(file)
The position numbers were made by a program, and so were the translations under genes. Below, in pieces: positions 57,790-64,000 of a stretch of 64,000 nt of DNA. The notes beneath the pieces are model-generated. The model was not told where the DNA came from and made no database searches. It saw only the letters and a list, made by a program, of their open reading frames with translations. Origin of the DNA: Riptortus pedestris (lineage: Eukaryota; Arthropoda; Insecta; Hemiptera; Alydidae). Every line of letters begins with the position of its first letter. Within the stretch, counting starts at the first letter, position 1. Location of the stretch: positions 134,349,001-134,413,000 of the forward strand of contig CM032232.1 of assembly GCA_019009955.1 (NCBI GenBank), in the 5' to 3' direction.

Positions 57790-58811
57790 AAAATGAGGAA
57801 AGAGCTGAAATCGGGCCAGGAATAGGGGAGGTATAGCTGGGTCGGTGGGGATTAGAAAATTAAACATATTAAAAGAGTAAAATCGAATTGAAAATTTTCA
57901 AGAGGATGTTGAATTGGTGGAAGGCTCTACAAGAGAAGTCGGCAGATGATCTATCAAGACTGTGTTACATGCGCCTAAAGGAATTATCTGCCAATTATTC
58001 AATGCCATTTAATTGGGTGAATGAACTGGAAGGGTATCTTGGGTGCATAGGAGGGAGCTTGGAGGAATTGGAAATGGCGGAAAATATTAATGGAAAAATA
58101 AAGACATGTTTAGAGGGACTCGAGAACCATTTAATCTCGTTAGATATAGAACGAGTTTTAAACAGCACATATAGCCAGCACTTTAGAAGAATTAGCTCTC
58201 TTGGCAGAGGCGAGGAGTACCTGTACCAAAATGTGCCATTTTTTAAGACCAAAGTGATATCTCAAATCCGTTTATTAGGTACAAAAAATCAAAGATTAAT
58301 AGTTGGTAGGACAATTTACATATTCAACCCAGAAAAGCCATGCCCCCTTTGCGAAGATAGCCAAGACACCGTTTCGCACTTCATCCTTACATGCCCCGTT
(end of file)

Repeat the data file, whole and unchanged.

The position numbers were made by a program, and so were the translations under genes. Below, in pieces: positions 57,790-64,000 of a stretch of 64,000 nt of DNA. The notes beneath the pieces are model-generated. The model was not told where the DNA came from and made no database searches. It saw only the letters and a list, made by a program, of their open reading frames with translations. Origin of the DNA: Riptortus pedestris (lineage: Eukaryota; Arthropoda; Insecta; Hemiptera; Alydidae). Every line of letters begins with the position of its first letter. Within the stretch, counting starts at the first letter, position 1. Location of the stretch: positions 134,349,001-134,413,000 of the forward strand of contig CM032232.1 of assembly GCA_019009955.1 (NCBI GenBank), in the 5' to 3' direction.

Positions 57790-58811
57790 AAAATGAGGAA
57801 AGAGCTGAAATCGGGCCAGGAATAGGGGAGGTATAGCTGGGTCGGTGGGGATTAGAAAATTAAACATATTAAAAGAGTAAAATCGAATTGAAAATTTTCA
57901 AGAGGATGTTGAATTGGTGGAAGGCTCTACAAGAGAAGTCGGCAGATGATCTATCAAGACTGTGTTACATGCGCCTAAAGGAATTATCTGCCAATTATTC
58001 AATGCCATTTAATTGGGTGAATGAACTGGAAGGGTATCTTGGGTGCATAGGAGGGAGCTTGGAGGAATTGGAAATGGCGGAAAATATTAATGGAAAAATA
58101 AAGACATGTTTAGAGGGACTCGAGAACCATTTAATCTCGTTAGATATAGAACGAGTTTTAAACAGCACATATAGCCAGCACTTTAGAAGAATTAGCTCTC
58201 TTGGCAGAGGCGAGGAGTACCTGTACCAAAATGTGCCATTTTTTAAGACCAAAGTGATATCTCAAATCCGTTTATTAGGTACAAAAAATCAAAGATTAAT
58301 AGTTGGTAGGACAATTTACATATTCAACCCAGAAAAGCCATGCCCCCTTTGCGAAGATAGCCAAGACACCGTTTCGCACTTCATCCTTACATGCCCCGTT